Bollinger is fermented in oak barrels, making the Champagne well-suited to aging in the cellar. At harvest, only the first pressing is used, the cuvée, unless the vintage is of particularly high quality, when a second pressing of Chardonnay will be used. Bollinger sells the second pressing, the tailles.
Bollinger utilizes two pressing houses (Louvois and Mareuil sur Aÿ) to ensure a short distance between harvest location and pressing. When possible, grapes purchased from growers are pressed by the house. When the pressed wine arrives, the Bollinger cellar master analyzes the musts for quality, discarding and selling off those that do not meet the house standards.
The first fermentation is done cru by cru, variety by variety, preserving many of the unique characteristics of the vines location. Bollinger is one of the few Champagne houses to do some first fermentation in oak barrels. Wines that will not hold up to first fermentation in wood are vinified in vats. Bollinger Champagnes usually undergo malolactic fermentation. The Grande Annee 1995 did not undergo malolactic fermentation. Bollinger uses only traditional yeasts, having decided that new generations of yeasts (agglomerated yeasts and encapsulated yeasts) do not produce satisfactory Champagne.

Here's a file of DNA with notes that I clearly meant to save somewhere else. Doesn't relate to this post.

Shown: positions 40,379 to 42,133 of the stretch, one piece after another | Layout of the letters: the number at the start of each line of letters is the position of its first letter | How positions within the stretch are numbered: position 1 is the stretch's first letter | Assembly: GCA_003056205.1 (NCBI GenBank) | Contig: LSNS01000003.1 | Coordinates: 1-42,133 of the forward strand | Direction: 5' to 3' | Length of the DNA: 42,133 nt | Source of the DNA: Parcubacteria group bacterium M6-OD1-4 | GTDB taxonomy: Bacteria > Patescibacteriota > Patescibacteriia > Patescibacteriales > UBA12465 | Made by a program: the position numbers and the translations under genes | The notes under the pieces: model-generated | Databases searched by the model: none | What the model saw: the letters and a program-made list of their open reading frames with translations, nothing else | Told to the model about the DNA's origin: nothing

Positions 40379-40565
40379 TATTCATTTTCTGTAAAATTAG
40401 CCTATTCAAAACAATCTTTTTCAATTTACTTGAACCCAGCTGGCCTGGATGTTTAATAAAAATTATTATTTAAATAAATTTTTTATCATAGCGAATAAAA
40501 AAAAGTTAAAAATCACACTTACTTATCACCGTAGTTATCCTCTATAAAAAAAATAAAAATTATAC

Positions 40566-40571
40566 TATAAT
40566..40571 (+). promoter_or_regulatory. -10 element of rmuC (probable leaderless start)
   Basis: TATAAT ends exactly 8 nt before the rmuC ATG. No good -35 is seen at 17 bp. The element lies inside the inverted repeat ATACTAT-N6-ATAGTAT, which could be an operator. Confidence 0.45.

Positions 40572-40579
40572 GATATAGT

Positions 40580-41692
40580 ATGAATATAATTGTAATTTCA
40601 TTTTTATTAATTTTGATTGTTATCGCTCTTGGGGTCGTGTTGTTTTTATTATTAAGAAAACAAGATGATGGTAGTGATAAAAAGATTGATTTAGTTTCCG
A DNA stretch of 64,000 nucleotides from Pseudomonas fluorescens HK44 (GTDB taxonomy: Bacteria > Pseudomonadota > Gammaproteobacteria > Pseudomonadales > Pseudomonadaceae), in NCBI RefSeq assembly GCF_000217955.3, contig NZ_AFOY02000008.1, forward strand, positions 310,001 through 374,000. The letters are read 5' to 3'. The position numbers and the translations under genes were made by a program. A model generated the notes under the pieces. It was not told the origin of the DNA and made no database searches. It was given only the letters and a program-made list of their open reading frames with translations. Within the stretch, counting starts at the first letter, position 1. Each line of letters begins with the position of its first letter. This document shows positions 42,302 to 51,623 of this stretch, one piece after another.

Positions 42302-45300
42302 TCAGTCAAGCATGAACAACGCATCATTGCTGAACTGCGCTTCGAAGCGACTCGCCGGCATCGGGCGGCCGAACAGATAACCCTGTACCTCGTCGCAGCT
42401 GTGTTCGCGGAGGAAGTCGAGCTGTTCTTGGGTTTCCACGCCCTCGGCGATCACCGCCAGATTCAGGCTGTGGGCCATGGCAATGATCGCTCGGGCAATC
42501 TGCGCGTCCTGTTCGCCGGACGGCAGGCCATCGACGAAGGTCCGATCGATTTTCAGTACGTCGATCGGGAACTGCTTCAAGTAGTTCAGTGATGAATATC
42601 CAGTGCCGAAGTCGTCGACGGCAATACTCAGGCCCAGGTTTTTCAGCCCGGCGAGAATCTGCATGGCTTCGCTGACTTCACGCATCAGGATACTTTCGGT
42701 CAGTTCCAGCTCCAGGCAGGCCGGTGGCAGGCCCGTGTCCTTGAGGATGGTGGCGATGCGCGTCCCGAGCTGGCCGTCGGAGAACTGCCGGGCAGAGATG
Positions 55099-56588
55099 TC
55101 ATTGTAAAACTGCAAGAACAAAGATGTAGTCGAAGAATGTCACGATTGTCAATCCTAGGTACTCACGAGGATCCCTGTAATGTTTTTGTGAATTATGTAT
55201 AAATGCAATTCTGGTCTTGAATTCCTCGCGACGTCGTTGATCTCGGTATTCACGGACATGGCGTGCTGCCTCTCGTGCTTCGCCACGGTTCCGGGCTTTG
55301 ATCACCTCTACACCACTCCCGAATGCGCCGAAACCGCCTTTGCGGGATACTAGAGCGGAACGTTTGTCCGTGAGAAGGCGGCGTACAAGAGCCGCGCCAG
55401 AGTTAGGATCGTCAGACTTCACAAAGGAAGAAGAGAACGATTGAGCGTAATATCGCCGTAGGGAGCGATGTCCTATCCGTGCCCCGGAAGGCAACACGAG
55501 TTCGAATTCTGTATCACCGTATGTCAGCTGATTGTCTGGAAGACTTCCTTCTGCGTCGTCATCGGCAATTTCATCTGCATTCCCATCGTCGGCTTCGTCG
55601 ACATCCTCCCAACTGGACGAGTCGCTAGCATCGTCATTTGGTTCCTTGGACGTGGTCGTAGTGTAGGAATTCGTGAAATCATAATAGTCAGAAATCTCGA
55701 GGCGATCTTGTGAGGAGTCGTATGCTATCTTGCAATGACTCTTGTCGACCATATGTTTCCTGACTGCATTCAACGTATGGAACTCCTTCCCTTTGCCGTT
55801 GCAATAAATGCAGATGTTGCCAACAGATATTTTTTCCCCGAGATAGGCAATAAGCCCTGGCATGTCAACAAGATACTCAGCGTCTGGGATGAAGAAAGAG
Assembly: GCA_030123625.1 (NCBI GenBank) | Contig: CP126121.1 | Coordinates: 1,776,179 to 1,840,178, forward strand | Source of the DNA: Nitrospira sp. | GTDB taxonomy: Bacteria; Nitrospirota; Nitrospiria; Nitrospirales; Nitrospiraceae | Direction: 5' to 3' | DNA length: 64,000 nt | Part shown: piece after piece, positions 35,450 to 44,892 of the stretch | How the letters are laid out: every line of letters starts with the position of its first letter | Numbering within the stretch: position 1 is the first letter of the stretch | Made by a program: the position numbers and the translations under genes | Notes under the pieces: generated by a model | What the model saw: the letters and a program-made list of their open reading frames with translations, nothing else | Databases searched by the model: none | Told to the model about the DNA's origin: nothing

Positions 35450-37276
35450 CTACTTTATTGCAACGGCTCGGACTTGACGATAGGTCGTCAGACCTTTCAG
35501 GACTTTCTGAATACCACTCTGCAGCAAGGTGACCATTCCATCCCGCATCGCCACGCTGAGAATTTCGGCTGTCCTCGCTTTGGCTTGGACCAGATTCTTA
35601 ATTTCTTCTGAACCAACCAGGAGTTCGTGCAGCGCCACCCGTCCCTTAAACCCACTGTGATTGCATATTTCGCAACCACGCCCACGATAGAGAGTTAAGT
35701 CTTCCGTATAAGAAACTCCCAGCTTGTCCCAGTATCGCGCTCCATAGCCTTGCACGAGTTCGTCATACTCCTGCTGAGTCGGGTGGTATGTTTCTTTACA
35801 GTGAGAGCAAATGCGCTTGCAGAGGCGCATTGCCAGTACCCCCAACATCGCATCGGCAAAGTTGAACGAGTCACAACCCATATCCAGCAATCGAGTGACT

Vintage wine, including all wine to be used in Grand Annee, is fermented in small oak barrels, sorted according to origin and variety. Both oak and stainless steel are used for non-vintage wine. Bollinger employs the last cooper in Champagne. The oak barrels are all at least four years old, avoiding the transfer of tannins to the wine. The wines are only lightly filtered.
All Bollinger Champagne spends a long time on its lees, contributing to the complex flavour of the wine. Though appellation d'origine contrôlée rules only require 15 months on lees for non-vintage Champagne and three years on lees for vintage, Bollinger ages their non-vintage wines three years, and the vintage wines five to eight years. Furthermore, the Grand Année and R.D. Champagnes are riddled by hand.
At disgorgement, Bollinger wines are given a low dosage, to maintain the balance and flavor of the wine. The company uses 6-9 grams of sugar per liter for the Special Cuvée and La Grande Année. The extra-brut R.D. is dosed between 4 and 5 grams. After dosage, the wines are aged an additional several months, resting for a minimum of three months before shipping.